Spanish PM Jose Luis Rodriguez Zapatero has reacted cautiously to the announcement by Basque separatist group Eta of a permanent ceasefire.
Eta's fight for Basque independence has lasted four decades
Mr Zapatero said he was hopeful but any peace process after so many years of horror would be "long and difficult".
Eta is blamed for killing more than 800 people in its four-decade fight for independence for the Basque region of northern Spain and south-west France.
The group says it now wants to promote the "democratic process".
The BBC's Danny Wood, in Madrid, says the ceasefire could be the first step towards a formal peace process.
Eta, which is classed as a terrorist group by the US and the European Union, declared an "indefinite" ceasefire in 1998 but peace talks broke down and the bombing campaign resumed a year later.
The group has never previously called a permanent stop to the violence.
'Joined in hope'
Mr Zapatero has said previously that a permanent end to hostilities by Eta is a condition for any talks.
He said he would take time deciding how to respond to Wednesday's statement.
"Now I trust we will be joined in hope," he added.
But opposition leader Mariano Rajoy said the ceasefire was a pause and it did not amount to a renunciation of criminal activity.
"It does not repent of anything and it does not ask the victims of terrorism for forgiveness," he told Spanish TV.
The declaration was also rejected by Spain's Association of Victims of Terrorism as a "new trick by the murderers to achieve their political objectives".
However, the president of the Basque region, Juan Jose Ibarretxe, welcomed Eta's declaration as an "enormous relief to all of the Basque society".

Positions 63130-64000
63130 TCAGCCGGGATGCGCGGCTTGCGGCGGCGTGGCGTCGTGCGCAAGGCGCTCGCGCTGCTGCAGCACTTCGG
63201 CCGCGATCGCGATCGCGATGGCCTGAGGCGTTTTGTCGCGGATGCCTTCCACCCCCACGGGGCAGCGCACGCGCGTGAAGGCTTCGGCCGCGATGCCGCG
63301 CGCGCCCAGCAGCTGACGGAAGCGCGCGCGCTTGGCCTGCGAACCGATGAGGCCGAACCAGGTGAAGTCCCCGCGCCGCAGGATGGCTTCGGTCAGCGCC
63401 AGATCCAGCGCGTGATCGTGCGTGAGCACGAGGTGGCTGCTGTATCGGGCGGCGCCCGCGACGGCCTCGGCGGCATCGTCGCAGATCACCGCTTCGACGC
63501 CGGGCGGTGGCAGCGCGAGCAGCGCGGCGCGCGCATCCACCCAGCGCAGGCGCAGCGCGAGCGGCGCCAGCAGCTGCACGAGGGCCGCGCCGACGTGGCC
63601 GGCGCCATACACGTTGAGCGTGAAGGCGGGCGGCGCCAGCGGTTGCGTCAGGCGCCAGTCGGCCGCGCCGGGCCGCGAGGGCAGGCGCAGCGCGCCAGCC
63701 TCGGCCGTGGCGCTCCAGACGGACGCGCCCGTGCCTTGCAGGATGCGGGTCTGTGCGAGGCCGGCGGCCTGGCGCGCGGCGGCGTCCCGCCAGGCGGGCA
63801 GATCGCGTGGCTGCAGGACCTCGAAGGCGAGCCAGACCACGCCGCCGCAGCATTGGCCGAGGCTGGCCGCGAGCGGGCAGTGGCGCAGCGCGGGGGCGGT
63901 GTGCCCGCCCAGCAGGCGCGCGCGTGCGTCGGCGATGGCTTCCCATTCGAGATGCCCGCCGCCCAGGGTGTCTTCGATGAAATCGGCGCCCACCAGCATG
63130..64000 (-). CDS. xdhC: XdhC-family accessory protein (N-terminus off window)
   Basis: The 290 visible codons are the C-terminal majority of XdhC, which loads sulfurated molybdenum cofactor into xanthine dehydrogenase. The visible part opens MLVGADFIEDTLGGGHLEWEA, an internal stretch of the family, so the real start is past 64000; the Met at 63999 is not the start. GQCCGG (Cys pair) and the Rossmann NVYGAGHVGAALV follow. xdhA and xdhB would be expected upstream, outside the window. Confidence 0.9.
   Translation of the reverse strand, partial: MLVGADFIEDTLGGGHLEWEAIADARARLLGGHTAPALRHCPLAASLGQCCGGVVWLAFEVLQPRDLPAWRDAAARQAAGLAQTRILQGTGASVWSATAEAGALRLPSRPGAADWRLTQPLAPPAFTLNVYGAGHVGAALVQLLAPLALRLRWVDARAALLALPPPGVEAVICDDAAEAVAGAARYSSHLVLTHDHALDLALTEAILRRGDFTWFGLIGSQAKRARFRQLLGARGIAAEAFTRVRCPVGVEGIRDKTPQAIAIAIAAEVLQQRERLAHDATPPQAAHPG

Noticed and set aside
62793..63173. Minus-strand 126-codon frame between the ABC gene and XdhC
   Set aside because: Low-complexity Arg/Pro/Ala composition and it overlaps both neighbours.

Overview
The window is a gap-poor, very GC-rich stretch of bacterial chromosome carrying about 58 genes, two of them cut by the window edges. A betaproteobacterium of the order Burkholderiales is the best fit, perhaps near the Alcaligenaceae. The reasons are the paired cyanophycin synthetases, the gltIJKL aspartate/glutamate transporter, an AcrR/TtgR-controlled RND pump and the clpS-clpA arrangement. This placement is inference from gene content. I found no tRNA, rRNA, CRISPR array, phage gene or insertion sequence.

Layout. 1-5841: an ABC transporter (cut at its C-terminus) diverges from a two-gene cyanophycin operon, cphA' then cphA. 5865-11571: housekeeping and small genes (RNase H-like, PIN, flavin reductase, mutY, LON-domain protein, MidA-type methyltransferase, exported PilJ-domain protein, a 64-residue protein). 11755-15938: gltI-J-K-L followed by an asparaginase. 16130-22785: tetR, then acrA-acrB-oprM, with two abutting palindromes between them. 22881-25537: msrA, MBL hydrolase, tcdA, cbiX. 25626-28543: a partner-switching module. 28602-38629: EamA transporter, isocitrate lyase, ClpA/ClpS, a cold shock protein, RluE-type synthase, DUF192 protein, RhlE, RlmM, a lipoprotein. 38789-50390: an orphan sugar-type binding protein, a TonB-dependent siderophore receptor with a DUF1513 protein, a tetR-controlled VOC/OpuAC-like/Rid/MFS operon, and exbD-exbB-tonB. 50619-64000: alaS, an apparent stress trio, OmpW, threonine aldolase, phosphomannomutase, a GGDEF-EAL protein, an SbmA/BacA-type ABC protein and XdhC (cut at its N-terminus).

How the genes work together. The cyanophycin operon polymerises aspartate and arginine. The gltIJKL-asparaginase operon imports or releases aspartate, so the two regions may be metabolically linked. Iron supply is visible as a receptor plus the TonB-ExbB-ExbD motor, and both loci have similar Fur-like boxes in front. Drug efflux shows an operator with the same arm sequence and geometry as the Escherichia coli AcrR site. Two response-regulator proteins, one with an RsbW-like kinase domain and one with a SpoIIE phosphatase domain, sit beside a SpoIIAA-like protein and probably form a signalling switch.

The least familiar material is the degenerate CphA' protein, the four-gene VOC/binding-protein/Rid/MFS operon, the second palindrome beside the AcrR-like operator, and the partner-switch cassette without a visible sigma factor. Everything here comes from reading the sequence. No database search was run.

"It opens a window of hope that nobody should close," he said.
A spokesman for Batasuna, the banned political wing of Eta, called on the governments of Spain and France to help his party join in the political process.
French President Jacques Chirac said Eta's declaration "raises great hopes for Spain and for the fight against terrorism", his office said.
The Eta statement was read out by a woman in a mask wearing a black Basque beret, flanked by two colleagues similarly dressed.
"At the end of this process, Basque citizens will be able to have a voice and the power to decide their future," she said.
1959: Eta founded
1968: Eta kills San Sebastian secret police chief Meliton Manzanas, its first victim
1973: PM Luis Carrero Blanco assassinated
1978: Political wing Herri Batasuna formed
1980: 118 people killed in bloodiest year
Sept 1998: Indefinite ceasefire
Nov 1999: End of ceasefire, followed by more bomb attacks in January and February 2000
Dec 2001: EU declares Eta a terrorist organisation
March 2003: Batasuna banned by Supreme Court
May 2003: Two police killed in Eta's last deadly attack
Nov 2005: 56 alleged Eta activists on trial in the largest prosecution of its kind
March 2006: Eta declares permanent ceasefire
"Ending the conflict, here and now, is possible. This is the desire and the will of Eta."
The ceasefire will come into effect on Friday, the statement said.
The group's activities have been waning, with the number of bombings falling in recent years. The last deadly Eta attack was in May 2003.
Some analysts said Eta's campaign became virtually untenable after the Madrid train bombings in March 2004, blamed on Islamists, caused widespread popular revulsion.
Nearly 200 people died in the series of attacks.
In the 1970s Eta killed scores of people every year, many of them Spanish police, judges and politicians.
There have been several small bombs in recent weeks, but none caused injuries.
The 1998 ceasefire led to a dialogue with the conservative government of Jose Maria Aznar.
But talks broke down in November 1999 and the following year Eta embarked on a renewed bombing campaign.
However, Spanish and French police responded with a wave of arrests which were said to have hit the organisation hard.